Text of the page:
As an Autistic adult I suffer from anxiety if my routines are changed and it can manifest with physical symptoms.
Today I was planning for an appointment I had on my schedule for tomorrow. I arranged childcare and my travel route. I planned what to wear and what to dress the children in. I sorted out our fares and looked online at Google Maps to visually see where I was going so I was mentally prepared.
I decided to ring up as I often do before any appointment to make sure it was going to happen and it had been cancelled without anyone notifying me.
I am now left feeling anxious as I have nothing planned to do tomorrow and I always have something planned to do. If I know I have nothing, then I plan something—a movie with the children cuddled up on the sofa with popcorn or a walk in the nearby woods.
But I have NOTHING planned. So the anxiety of my plans changing kicks in.
Stomach pain first then being stuck on the toilet with chronic diarrhea unable to move, meltdown imminent from the frustration of having my plans change and the lack of understanding shown on their part while knowing I have Aspergers.
Then there’s my sensory overload brought on by my heightened emotional state. Suddenly sounds seem louder, lights are brighter and voices pierce through me.
Irritated and feeling like I could climb out of my own skin, roaring in indignation, I storm out to lie down in a darkened room.
Then I need the toilet again.
Do Your Children Experience the Physical Symptoms of Anxiety?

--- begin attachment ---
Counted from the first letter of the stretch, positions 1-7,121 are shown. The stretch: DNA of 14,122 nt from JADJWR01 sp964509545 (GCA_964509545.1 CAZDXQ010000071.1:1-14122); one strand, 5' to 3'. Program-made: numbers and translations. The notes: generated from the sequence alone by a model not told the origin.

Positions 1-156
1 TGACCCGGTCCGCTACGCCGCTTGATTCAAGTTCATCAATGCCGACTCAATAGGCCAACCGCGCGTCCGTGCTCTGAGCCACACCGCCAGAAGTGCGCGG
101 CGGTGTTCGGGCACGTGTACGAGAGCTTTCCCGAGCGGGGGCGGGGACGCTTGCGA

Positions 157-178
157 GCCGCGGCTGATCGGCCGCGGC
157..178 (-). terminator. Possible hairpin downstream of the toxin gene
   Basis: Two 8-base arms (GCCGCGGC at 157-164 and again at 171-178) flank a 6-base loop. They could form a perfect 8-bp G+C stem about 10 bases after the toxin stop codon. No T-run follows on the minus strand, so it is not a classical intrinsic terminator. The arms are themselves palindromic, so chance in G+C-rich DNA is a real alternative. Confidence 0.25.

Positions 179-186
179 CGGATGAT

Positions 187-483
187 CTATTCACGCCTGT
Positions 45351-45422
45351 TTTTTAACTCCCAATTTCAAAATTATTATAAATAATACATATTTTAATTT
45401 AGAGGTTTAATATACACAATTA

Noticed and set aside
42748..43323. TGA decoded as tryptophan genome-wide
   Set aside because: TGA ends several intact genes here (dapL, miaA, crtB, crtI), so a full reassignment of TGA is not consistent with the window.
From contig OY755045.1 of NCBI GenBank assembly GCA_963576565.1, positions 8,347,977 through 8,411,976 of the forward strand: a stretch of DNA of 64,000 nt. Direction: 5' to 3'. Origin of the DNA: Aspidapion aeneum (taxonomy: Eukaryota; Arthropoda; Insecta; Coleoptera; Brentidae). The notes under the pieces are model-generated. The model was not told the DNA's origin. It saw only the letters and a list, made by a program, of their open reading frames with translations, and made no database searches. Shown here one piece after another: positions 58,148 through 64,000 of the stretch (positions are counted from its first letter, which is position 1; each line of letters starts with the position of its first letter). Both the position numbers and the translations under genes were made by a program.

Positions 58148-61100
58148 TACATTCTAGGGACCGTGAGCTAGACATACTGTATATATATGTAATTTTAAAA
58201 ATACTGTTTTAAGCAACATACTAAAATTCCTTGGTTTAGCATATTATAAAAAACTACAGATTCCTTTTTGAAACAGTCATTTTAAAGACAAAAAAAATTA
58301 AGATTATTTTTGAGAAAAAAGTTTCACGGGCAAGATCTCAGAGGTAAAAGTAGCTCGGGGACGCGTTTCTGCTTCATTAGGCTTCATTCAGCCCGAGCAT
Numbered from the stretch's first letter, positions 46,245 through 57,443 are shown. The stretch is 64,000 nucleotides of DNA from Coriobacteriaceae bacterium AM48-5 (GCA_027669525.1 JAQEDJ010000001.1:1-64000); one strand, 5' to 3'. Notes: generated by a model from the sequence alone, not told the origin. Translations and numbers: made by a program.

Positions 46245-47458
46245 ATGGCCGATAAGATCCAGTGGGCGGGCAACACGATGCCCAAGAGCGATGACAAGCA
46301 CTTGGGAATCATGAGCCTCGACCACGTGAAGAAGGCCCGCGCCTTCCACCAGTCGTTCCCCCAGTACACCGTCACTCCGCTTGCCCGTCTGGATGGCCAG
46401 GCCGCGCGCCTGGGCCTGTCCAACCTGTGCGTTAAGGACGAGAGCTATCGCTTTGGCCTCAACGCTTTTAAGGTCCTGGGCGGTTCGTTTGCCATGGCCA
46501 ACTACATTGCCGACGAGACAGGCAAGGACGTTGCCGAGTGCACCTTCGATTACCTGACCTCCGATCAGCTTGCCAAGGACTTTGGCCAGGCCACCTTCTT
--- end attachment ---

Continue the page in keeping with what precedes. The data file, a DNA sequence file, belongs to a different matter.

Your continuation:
I have noticed that many children have the same stomach upsets with anxiety. If your child has intermittent diarrhea around a particular event—either school or an activity—it may well be linked to anxiety. Vomiting can also be a symptom as can shaking, hoarding and desperately needing things to be the same, unchanging.
If your child has these physical symptoms and you have had all relevant health checks done by your doctor then it is most likely anxiety.
Ask your child if they are being bullied by describing what bullying is as they may not realise that they are bring mistreated by ‘friends’. See if anything has changed in their classroom or if a new child has started the class…or has another child left? New teacher starting? Do they have sufficient support and are sensory breaks in place?
All these things can impact greatly on your child mentally and physically.
Be a detective for your child’s triggers. Use visual supports or sand timers to ease unpredictable changes. And understand that a change that seems minor to you, like an extra stop while you are out shopping, can be monumental to your child and should be planned for in advance.
Originally Published on Geek Club BooksShare